Chloroplasts Chloroplasts are organelles found in plant cells and eukaryotic algae By Oscar Némethy & Chris Grey
Function The function of Chloroplasts is to supply the plant-organism with energy, they do so through Photosynthesis. The chloroplasts absorb solar energy through Thylakoids (0.01 μm thick). This is possible because a Thylakoid membrane has an embedded antenna complex (photosystem) consisting of 250 to 400 pigment molecules, mainly chlorophylls and carotenoids that absorb the light. The light is then funnelled to the reaction centre of this complex through resonance energy transfer, where the light energy is converted to chemical- energy that is needed for the Calvin Cycle. The Calvin Cycle takes place in the Stroma of the chloroplast. It is then that carbon dioxide and water, with the use of the solar energy are made into sugars (glucose).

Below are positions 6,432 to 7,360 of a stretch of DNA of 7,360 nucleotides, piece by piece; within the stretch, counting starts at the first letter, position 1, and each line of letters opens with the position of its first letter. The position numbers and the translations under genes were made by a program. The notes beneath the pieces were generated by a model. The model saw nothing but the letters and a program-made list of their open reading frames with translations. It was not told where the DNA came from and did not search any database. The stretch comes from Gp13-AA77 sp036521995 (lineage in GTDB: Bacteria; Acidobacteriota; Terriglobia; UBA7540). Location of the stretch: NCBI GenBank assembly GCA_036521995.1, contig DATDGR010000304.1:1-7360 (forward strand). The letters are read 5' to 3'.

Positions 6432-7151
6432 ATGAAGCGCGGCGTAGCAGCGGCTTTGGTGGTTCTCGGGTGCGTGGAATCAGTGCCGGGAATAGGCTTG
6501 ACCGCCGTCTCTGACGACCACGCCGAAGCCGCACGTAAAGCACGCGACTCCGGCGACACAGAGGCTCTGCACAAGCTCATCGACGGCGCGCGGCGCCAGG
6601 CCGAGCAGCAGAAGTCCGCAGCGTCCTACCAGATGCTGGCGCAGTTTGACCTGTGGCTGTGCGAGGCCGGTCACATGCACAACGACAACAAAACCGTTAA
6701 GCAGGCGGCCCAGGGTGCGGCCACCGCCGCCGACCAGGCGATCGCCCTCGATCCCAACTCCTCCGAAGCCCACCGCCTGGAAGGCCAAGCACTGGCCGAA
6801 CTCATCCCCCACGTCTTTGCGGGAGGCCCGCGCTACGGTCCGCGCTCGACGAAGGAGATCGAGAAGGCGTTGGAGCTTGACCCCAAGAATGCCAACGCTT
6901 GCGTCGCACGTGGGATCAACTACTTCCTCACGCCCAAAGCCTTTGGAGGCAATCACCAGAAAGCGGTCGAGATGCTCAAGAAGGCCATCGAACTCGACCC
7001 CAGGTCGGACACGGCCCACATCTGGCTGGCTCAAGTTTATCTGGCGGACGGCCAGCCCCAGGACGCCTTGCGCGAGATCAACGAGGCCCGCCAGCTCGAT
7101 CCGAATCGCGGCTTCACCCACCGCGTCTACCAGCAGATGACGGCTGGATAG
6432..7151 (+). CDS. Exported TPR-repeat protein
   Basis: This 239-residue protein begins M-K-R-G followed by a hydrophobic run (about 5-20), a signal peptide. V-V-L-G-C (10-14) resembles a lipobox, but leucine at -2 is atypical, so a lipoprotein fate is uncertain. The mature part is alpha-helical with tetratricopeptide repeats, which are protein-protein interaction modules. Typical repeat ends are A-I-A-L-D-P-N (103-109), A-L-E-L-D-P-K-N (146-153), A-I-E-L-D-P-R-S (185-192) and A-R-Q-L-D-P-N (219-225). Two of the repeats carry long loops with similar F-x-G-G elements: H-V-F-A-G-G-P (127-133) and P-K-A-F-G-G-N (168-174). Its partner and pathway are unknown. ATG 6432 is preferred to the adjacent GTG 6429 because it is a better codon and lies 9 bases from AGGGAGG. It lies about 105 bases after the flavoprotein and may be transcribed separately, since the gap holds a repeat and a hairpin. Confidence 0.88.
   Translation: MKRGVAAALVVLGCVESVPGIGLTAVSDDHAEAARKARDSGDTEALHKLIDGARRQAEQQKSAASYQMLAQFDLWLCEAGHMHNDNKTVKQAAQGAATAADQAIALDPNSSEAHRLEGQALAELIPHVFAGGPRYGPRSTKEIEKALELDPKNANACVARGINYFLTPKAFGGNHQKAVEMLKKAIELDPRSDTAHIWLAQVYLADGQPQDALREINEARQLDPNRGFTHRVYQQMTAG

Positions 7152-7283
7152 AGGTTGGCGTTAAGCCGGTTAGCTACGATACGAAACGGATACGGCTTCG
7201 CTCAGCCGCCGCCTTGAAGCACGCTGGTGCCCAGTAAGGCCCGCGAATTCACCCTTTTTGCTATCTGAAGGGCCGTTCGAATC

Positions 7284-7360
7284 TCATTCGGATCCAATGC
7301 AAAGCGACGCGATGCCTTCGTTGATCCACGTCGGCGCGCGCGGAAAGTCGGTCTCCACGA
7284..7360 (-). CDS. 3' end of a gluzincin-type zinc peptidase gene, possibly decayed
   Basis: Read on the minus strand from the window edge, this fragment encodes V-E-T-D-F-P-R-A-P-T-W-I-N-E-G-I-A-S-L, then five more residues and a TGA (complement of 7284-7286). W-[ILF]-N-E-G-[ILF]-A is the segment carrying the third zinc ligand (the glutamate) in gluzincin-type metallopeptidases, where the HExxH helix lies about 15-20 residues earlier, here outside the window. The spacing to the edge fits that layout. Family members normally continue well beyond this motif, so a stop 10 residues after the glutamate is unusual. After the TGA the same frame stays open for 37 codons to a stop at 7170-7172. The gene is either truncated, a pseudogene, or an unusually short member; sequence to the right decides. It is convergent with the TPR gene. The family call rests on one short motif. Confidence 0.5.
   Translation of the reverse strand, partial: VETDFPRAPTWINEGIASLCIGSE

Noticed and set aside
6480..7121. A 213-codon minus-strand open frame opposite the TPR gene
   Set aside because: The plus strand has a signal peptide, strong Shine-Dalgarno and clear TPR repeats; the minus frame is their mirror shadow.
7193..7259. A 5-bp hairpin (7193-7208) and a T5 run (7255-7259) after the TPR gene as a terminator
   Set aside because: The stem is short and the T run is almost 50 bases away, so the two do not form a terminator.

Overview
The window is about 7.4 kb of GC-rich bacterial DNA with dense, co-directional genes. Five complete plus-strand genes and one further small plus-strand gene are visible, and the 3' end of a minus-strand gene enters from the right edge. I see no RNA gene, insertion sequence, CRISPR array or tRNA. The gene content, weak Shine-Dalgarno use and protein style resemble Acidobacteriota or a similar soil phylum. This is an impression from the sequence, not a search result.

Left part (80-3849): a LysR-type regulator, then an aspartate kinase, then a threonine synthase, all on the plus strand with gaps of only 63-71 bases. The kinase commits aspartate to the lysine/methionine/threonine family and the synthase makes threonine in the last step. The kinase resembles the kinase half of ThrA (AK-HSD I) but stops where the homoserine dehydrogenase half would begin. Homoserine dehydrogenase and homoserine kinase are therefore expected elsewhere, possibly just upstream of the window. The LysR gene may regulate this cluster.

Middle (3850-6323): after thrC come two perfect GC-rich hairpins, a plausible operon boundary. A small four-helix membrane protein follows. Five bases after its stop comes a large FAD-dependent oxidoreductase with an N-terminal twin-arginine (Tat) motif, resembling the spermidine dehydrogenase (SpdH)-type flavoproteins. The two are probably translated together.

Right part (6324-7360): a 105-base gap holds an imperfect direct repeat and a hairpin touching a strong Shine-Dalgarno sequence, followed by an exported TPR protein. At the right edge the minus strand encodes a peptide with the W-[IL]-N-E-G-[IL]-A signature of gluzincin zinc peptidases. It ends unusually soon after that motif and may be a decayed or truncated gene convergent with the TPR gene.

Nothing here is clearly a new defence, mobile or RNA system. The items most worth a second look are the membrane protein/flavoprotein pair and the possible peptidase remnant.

Photosynthesis 6H2O + 6CO2 ----------> C6H12O6+ 6O2
Structure 1 µm 2-10 µm